Tuesday, October 29, 2013

Reading Fluency Webinar by Neil Anderson for ESL Teachers

My colleague Neil Anderson recently presented a webinar hosted by Reading Horizons entitled, "Holding in the Bottom While Sustaining the Top: A Balanced Approach for L2 Reading." This informative webinar is one of the most practical webinars I've ever heard with regards to maintaining a well-balanced, interactive reading curriculum for English Language Learners. He discusses the use of both top-down and bottom-up (phonics) instruction in the L2 reading classroom.

In the webinar, he refers to a low-level reading class he is currently teaching to English Language Learners at BYU's English Language Center. He shares strategies and practical activities he is employing with his current class. I have the privilege of teaching a reading class down the hall from Dr. Anderson at the same hour in the morning, so it is not uncommon to see each other in the hallway and converse about our reading classes. Since I teach the reading class just one level above his, I am also employing bottom-up strategies in my reading classroom and seeing great success.

This morning I implemented in my classroom some of the strategies Dr. Anderson shared in his webinar, and it went really well! In particular, I have been mindful of the fluency practice activities mentioned in the webinar. It is definitely worth watching the full-length webinar in order to benefit from Dr. Anderson's expertise, personal examples, and anecdotal evidence, but I will share two of the fluency activities mentioned in the webinar that I utilized today in my class with a description of how I used them.

1) Rapid Word Recognition
Students are given a page with ten or so vocabulary words in focus and a list of four or five other words used as distractors. Students scan each line on the page and cross off the word that is in focus. Students have 50 seconds to complete a page of 50 words (10 unique words on the page, each repeated five times).

For example, one of the words used in my class today was the word "gold" from my students' reading:
gold    |    good     gold     golf     gild

The idea behind this exercise is to draw attention to unfamiliar vocabulary words to help with improving fluency. After engaging in this rapid recognition exercise, we decoded the words as a class to ensure that students learn proper pronunciation. We also discussed the meaning of each word. 

My students have learned in my class that to really "know" a vocabulary word, they need to know three things about the word: 1) the meaning of the word (including parts of speech and derivations [e.g., plural and past tense forms]); 2) the spelling of the word; and 3) the pronunciation of the word. After learning these three components of a new vocabulary word, my students should then be able to independently recognize and use these vocabulary words in context. My students have learned that if they can attach the meaning with the sound and spelling of the word, the word "sticks" better. Teaching students the phonics skills needed to decode words helps them to learn both the spelling and pronunciation of the word. The goal is to help students learn how to decode unfamiliar words independently while reading on their own. Students are taught how to decode using the Reading Horizons software, and then we use class time to practice decoding strategies. As a side note, decoding practice is one of my students' most enjoyable class activities. They love to show me what they know!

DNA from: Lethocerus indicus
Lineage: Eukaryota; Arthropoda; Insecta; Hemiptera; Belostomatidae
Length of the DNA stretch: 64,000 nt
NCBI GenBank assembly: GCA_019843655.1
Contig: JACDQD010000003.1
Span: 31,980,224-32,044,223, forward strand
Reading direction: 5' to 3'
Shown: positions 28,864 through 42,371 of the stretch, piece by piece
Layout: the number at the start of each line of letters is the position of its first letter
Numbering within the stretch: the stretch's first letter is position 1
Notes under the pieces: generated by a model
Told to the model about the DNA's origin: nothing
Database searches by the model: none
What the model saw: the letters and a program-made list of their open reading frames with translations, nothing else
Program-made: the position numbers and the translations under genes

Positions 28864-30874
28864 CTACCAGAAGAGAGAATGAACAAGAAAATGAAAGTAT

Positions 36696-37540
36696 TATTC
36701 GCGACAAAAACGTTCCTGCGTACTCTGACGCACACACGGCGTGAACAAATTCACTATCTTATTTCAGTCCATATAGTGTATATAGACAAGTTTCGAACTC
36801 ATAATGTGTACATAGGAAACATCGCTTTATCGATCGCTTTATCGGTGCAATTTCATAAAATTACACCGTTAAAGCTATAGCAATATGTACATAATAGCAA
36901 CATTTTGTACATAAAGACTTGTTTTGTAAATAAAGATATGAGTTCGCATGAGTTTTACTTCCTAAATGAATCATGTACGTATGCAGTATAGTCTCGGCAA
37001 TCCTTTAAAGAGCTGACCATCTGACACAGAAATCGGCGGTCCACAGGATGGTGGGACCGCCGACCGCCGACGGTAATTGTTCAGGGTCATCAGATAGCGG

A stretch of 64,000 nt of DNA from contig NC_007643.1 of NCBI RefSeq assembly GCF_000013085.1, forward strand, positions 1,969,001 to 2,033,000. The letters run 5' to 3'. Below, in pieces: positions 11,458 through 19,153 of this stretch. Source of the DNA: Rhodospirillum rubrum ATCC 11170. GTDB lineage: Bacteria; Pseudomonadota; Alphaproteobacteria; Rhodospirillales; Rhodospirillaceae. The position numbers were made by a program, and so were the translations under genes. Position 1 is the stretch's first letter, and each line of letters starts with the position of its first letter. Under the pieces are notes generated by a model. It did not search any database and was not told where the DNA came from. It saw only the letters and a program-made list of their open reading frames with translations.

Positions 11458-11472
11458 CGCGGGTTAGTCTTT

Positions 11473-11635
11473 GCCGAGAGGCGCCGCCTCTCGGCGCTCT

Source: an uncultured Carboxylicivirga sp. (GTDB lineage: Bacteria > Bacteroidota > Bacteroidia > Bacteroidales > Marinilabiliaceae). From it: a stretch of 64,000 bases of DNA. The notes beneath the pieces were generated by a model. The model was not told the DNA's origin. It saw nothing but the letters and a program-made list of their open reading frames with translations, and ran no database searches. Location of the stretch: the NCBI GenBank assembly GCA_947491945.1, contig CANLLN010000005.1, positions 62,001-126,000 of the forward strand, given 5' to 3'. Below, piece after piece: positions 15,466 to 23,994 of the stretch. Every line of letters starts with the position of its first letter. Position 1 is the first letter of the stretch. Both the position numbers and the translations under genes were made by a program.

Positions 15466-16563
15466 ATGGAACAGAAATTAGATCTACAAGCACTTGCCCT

2) Class-Paced Reading
The class was made aware of their goal for minimal reading rate. In my class, the goal is 200 words per minute (reading text that is appropriate for their level). For homework last night, the students read an expository text about dogs (A Look At Dogs) in preparation for reading the book The Call of the Wild. There are approximately 50 words on each page of the text. Students were instructed to read as much of the text on the page that they could in 15 seconds. On my "go," the students would begin reading the page, and after 15 seconds, I would tell the students to stop and turn the page. Students were encouraged to finish reading the words on the page before the 15 seconds were up. Throughout the exercise, we would pause for brief comprehension checks. This exercise helps students become more accustomed to moving their eyes across the page at an appropriate rate. (I reminded students before the exercise that fluency is reading at an appropriate rate with adequate comprehension, which definition I attribute to Neil Anderson.) Of course, decoding comes into play here because if students can decode words appropriately, their fluency is not impeded.

Listen to Neil Anderson's webinar, as well as other literacy webinars, here.


  1. Having students rewrite the rules in their own words is a great idea that I had never thought of. I will definitely give it a try!

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  2. Thanks for providing interesting thoughts.